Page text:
Five EMS graduate students win awards at annual Penn State Graduate Exhibition

Ece Alat

April 18, 2017 [Penn State News]

Five graduate students in the College of Earth and Mineral Sciences were recognized for their research and presentation skills during the 32nd annual Graduate Exhibition, held March 24 and 26 on Penn State's University Park campus. Xiong Lei, graduate student in the petroleum and natural gas engineering option of energy and mineral engineering, placed second in the engineering category. Geosciences students Joanmarie Del Vecchio, Austin White-Gaynor and Maeva Pourpoint placed first, second, and third, respectively, in the physical sciences and mathematics category. Ece Alat, graduate student in materials science and engineering, received second place in the video category of the exhibition.

Xiong Lei: Second place in engineering category

Lei’s research focuses on gas reservoir characterization, specifically estimating rock properties — including saturation, porosity, permeability and pore pressure — for gas-bearing sediments through seismic approaches. Lei measured seismic wave attributes then mathematically related this data to rock properties, which in turn allowed him to characterize a reservoir’s subsurface properties.

“The Graduate Exhibition is a fantastic event, gathering so many graduate students from different majors. The fun thing is that you could see lots of different researches, meet many professionals from different fields of study, and establish connections with them. It really broadened my horizon,” said Lei, whose faculty adviser is Eugene Morgan, assistant professor of petroleum and natural gas engineering.  “I am so glad that I was awarded a second prize in engineering category for my poster presentation, which greatly encourages me in my academic pursuits.”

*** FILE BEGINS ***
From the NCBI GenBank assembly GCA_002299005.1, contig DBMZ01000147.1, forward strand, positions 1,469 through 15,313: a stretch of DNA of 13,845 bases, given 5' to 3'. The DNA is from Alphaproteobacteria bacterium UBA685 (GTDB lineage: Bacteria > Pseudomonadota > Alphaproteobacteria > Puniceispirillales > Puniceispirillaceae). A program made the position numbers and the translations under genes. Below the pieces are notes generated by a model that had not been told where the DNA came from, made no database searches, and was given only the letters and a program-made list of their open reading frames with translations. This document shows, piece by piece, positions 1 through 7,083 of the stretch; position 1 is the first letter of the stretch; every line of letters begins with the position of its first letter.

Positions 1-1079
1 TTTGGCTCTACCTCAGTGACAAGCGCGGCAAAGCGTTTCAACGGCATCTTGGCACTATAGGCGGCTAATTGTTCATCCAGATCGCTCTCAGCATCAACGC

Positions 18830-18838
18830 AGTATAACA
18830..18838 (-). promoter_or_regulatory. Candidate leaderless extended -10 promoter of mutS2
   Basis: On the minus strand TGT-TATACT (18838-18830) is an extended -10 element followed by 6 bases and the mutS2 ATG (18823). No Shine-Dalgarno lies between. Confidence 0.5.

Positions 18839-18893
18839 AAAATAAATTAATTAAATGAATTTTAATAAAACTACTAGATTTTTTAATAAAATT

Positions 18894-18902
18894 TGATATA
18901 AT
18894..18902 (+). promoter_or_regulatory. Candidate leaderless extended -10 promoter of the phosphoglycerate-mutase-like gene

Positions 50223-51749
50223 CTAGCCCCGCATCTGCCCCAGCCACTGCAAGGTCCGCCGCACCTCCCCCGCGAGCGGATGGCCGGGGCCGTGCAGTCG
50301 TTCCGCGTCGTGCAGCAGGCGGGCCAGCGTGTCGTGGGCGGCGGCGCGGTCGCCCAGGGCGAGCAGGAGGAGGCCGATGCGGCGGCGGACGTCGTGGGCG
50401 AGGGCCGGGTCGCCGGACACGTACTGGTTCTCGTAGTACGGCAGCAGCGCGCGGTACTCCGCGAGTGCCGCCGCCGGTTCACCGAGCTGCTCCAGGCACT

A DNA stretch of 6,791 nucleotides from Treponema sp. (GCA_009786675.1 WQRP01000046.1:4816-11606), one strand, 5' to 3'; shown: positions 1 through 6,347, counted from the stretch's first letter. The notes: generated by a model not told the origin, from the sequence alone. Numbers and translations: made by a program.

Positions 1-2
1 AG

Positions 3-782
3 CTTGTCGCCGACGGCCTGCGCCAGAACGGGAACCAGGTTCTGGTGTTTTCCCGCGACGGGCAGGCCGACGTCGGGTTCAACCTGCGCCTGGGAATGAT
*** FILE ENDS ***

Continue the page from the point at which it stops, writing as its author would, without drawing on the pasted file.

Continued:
Joanmarie Del Vecchio: First place in physical sciences and mathematics category

Del Vecchio’s research project involved mapping a watershed associated with the Susquehanna Shale Hills Critical Zone Observatory that is underlaid by sandstone bedrock. She and her colleagues wanted to compare processes happening across different rock types. They used mapping data, along with information from special isotopes called cosmogenic radionuclides, to fingerprint the cold-climate processes. They found that the area’s soil and debris dates to before the Last Glacial Maximum, and some of the debris has been buried 300,000 years. This led to Del Vecchio’s interpretation that “freezing and thawing permafrost speeds up the breakdown of bedrock into mobile soil and moves large volumes of debris into the valley, much faster than modern processes can move material,” she said.

“I was grateful for the opportunity to practice communicating my science in a straightforward and engaging way,” said Del Vecchio, whose faculty adviser is Roman Dibiase, assistant professor of geosciences. “I think my award, and the awards of the other geologists, reflects well on my mentors and peers in the Department of Geosciences who are often eager to give feedback and have helped me to hone my science message.”

Austin White-Gaynor: Second place in physical sciences and mathematics category

White-Gaynor’s research involves characterizing the seismic velocity structure of the upper mantle in West Antarctica. Because roughly 97 percent of Antarctica is covered by thick ice sheets, White-Gaynor and his colleagues use seismic tomography — an imaging technique utilizing seismic energy from distant earthquakes — to scan the upper mantle. This allowed them to create a 3D seismic velocity model of the Antarctic upper mantle, from which they could infer upper mantle temperature and past tectonic episodes. Using their model, the team hopes to fill in some of the gaps in the tectonic history of West Antarctica. White-Gaynor’s hope is that their final model will also be used to help reduce some of the uncertainty in predicting how the ice sheets will respond to a warming climate.